Columbia River Treaty

Edition: September 2019

Agreement to Collaborate on Salmon Re-Introduction

Sep 5, 2019

The Columbia River sparkled under a sunny sky on July 29, 2019, as representatives from Indigenous Nations, federal and provincial governments, and community residents gathered in Millennium Park in Castlegar for the signing of a historic letter of agreement.


Under the agreement, the Ktunaxa, Secwepemc, and Syilx Okanagan Nations and the Canadian and B.C. governments have committed to work together to explore options for the re-introduction of anadromous salmon into the Upper Columbia River Basin.


Historically, large numbers of salmon moved up the Columbia River to the headwaters at Columbia Lake. But construction of the Grand Coulee Dam between 1933 and 1942 cut off salmon migration up the Columbia. Additional hydro dam development in Washington and B.C. in subsequent years created further fish barriers and altered river flows.

The loss of the salmon was devastating to Indigenous peoples who relied heavily on Columbia River salmon for food and for social and ceremonial needs.


“This was the essence of our culture and life that kept us healthy not only physically but was the bond of our communities,” said Chief Barb Cote of the Shuswap Indian Band.


Indigenous Nations have been working for decades to restore salmon runs on the Columbia and hailed the agreement as a monumental step forward.


“I am thrilled that the five governments that need to work together are doing just that: committing to work collaboratively to see what we need to do together to bring the salmon back,” said Kathryn Teneese, who signed the letter of agreement as chair of the Ktunaxa Nation Council.


Representing the Syilx Okanagan Nation, Chief Chad Eneas of the Penticton Indian Band said that “ntityix (Chief Salmon) is one of our Four Food Chiefs, and a central part of securing Syilx food sovereignty. Moving forward we are dedicated that these efforts not just use the best, cutting edge science, but also align with Syilx Okanagan traditional knowledge, cultural beliefs and practices for successful return of salmon, protection of our waters and health of the planet.”


Doug Donaldson, Minister of Forests, Lands, Natural Resource Operations and Rural Development, signed the agreement on behalf of the Province, noting that the “Syilx Okanagan, the Ktunaxa, and the Secwepemc peoples have resided on the banks of the Columbia River for generations. And including your traditional knowledge and expertise is essential to any efforts to reintroduce salmon into this area.”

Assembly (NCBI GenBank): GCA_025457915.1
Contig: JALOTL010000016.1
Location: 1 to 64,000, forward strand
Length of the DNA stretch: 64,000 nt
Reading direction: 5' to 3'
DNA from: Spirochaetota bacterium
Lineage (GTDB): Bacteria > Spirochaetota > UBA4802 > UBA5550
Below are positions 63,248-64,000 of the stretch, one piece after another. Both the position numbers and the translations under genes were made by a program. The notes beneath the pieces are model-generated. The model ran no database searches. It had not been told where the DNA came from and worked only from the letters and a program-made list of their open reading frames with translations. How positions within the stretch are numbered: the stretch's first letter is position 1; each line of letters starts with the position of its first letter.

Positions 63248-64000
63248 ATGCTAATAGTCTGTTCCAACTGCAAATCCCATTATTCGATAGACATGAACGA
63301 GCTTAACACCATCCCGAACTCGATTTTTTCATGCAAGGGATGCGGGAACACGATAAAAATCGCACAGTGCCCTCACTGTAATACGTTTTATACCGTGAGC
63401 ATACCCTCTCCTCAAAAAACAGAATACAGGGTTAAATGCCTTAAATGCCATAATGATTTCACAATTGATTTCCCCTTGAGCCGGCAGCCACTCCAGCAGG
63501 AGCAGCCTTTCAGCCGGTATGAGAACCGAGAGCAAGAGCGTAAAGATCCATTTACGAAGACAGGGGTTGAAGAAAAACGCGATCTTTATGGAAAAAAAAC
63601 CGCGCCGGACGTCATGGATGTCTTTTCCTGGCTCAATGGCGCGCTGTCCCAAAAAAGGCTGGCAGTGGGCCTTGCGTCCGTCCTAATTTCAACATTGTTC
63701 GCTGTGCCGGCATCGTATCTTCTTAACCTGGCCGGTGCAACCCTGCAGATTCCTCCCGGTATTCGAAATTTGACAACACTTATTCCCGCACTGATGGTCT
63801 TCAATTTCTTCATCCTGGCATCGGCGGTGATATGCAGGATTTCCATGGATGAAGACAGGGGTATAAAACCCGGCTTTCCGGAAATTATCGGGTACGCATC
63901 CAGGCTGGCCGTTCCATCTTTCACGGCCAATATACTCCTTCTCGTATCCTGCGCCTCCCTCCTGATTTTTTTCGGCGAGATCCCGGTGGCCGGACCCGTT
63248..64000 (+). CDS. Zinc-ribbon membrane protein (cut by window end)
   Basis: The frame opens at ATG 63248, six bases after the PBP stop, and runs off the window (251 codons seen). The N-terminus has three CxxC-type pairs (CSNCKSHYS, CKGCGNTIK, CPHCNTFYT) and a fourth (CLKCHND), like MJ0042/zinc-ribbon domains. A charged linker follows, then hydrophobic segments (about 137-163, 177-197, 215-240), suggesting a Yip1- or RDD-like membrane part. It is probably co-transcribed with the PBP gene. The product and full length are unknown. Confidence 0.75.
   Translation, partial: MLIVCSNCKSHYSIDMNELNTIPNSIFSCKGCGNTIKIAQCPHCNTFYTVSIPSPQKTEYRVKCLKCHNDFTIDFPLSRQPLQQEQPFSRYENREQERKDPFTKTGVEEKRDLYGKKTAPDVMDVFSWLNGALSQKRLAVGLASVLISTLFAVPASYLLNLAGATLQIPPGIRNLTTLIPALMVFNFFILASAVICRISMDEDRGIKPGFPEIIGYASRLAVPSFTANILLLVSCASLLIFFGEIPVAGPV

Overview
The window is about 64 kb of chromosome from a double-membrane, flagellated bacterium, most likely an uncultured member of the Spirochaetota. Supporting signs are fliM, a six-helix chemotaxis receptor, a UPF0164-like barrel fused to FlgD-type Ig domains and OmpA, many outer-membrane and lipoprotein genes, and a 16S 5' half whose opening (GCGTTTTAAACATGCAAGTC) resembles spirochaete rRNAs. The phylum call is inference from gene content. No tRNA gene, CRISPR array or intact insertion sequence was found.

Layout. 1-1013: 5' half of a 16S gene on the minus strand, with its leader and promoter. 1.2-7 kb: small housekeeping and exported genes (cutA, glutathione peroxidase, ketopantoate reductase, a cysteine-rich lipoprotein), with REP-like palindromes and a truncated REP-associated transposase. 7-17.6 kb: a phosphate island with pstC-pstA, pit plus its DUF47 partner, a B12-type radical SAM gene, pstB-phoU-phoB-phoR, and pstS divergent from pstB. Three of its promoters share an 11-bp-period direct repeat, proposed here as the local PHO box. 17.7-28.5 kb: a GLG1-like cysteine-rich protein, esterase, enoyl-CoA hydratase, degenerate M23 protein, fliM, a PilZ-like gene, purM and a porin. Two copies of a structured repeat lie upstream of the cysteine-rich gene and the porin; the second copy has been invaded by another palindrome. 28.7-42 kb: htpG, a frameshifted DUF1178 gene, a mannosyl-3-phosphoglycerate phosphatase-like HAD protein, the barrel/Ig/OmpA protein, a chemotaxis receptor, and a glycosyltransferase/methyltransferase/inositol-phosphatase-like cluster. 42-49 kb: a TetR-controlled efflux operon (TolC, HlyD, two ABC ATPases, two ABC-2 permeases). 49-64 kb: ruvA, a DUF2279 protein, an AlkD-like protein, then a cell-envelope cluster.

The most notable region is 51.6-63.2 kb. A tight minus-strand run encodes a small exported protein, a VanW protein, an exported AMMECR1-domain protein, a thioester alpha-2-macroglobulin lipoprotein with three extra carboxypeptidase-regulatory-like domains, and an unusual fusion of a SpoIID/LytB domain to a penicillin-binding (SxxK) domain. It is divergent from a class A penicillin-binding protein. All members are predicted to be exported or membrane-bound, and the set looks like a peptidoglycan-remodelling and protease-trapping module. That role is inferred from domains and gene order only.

The Columbia Basin Trust was instrumental in bringing all parties together to collaborate on the successful development of the agreement.


The five governments and the Columbia Basin Trust have together committed $2.25 million to explore a range of issues associated with the re-introduction of salmon into the Upper Columbia, including what species of salmon would be introduced where, the impacts to the biodiversity and fish species that are currently present, and impacts to water levels, hydro production and flood protection.


The work will complement the current negotiation process between Canada and the United States to modernize the Columbia River Treaty.


Katrine Conroy, MLA for Kootenay West and Minister responsible for the Columbia Basin Trust, Columbia Power Corporation and the Columbia River Treaty, and Michelle Mungall, MLA for Nelson-Creston and Minister of Energy, Mines and Petroleum Resources, attended the signing ceremony.


Minister Conroy spoke about the importance of restoring salmon to the Upper Columbia as part of “addressing ecosystems in a modernized Treaty”, adding that the agreement “aligns with the B.C. government’s commitment to the United Nations Declaration on the Rights of Indigenous Peoples and our journey towards reconciliation.”


Pamela Goldsmith-Jones, parliamentary secretary for Global Affairs Canada, represented the Government of Canada at the event, signing the letter of agreement on behalf of the Minister of Fisheries and Oceans, Jonathan Wilkinson.


The B.C. Public Service acknowledges the territories of First Nations around B.C. and is grateful to carry out our work on these lands. We acknowledge the rights, interests, priorities, and concerns of all Indigenous Peoples - First Nations, Métis, and Inuit - respecting and acknowledging their distinct cultures, histories, rights, laws, and governments.

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